an astrophysical instrument for photographing the sun, either in integrated (or white) light or over broad spectral regions selected by means of wide-bandpass light filters, in order to study the fine structure, or granulation, of the sun’s photosphere and various solar formations, such as faculae and sunspots.
A photosphere telescope usually consists of a mirror or refractor, with an optimal diameter of 20 to 30 cm, and one or more enlarging cameras, which enable images to be obtained either of the entire sun (10–12 cm in diameter) or of individual sections enlarged several times. The diameter of an image obtained by a photosphere telescope, expressed in centimeters, is approximately equal to the equivalent focal length in meters.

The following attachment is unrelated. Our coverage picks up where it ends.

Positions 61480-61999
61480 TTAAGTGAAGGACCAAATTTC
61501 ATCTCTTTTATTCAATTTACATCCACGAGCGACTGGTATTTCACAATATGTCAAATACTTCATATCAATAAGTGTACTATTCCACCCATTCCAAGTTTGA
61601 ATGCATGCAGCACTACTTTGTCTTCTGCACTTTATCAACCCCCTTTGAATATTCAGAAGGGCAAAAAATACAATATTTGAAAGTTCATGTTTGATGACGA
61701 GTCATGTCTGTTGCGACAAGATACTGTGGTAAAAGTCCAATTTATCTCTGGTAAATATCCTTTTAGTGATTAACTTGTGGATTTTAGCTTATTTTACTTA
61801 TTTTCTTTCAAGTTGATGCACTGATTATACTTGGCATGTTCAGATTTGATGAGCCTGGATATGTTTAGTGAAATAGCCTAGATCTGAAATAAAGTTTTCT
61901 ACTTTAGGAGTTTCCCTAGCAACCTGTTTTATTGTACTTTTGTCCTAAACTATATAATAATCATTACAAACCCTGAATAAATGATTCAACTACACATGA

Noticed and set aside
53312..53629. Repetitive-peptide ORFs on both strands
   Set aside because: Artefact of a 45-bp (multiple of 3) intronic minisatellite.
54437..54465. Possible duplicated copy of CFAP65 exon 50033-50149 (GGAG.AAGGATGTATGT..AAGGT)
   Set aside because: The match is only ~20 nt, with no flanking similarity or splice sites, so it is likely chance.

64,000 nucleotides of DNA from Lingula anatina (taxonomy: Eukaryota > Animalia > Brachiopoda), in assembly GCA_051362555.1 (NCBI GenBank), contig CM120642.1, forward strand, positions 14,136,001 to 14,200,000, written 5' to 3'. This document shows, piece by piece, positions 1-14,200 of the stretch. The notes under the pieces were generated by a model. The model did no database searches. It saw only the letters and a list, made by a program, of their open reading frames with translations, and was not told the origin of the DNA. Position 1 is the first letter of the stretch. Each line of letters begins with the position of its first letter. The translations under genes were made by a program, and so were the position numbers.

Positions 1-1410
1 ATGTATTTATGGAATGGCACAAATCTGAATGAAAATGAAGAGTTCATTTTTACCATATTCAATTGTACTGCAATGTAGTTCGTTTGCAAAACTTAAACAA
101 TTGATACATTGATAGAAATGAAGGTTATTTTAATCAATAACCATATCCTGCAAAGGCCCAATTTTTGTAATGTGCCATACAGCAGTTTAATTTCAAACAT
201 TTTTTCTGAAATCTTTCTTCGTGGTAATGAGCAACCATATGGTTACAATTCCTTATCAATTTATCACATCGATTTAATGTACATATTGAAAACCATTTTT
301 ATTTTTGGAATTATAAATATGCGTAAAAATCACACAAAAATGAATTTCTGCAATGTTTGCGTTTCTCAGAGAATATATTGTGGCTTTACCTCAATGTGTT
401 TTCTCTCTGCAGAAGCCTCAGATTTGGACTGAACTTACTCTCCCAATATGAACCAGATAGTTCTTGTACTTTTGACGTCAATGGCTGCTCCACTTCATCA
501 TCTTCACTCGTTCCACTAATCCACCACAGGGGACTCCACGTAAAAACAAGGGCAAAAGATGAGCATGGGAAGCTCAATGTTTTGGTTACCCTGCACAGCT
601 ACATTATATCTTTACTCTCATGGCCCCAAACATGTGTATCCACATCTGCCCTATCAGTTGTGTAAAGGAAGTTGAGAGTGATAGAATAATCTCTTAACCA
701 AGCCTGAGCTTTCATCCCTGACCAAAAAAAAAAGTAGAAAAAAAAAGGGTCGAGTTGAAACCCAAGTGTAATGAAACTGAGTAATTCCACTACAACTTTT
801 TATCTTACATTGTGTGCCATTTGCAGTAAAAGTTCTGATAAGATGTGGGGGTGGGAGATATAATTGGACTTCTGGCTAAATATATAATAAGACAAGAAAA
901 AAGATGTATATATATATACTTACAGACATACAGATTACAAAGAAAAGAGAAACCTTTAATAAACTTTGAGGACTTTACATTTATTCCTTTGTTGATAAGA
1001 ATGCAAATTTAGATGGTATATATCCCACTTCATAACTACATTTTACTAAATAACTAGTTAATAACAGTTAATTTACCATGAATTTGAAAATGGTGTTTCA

In choosing a site for a photosphere telescope, the proper climatic conditions for solar observations are taken into consideration. The tower structure and the instrument itself incorporate equipment that ensure the least possible image distortion arising from turbulent air currents. Among the essential elements of a photosphere telescope are an automatic guiding system, an image quality analyzer that controls an automatic high-speed shutter, and an exposure meter. Either an ordinary photographic camera or a motion-picture camera can be used.
E. V. KONONOVICH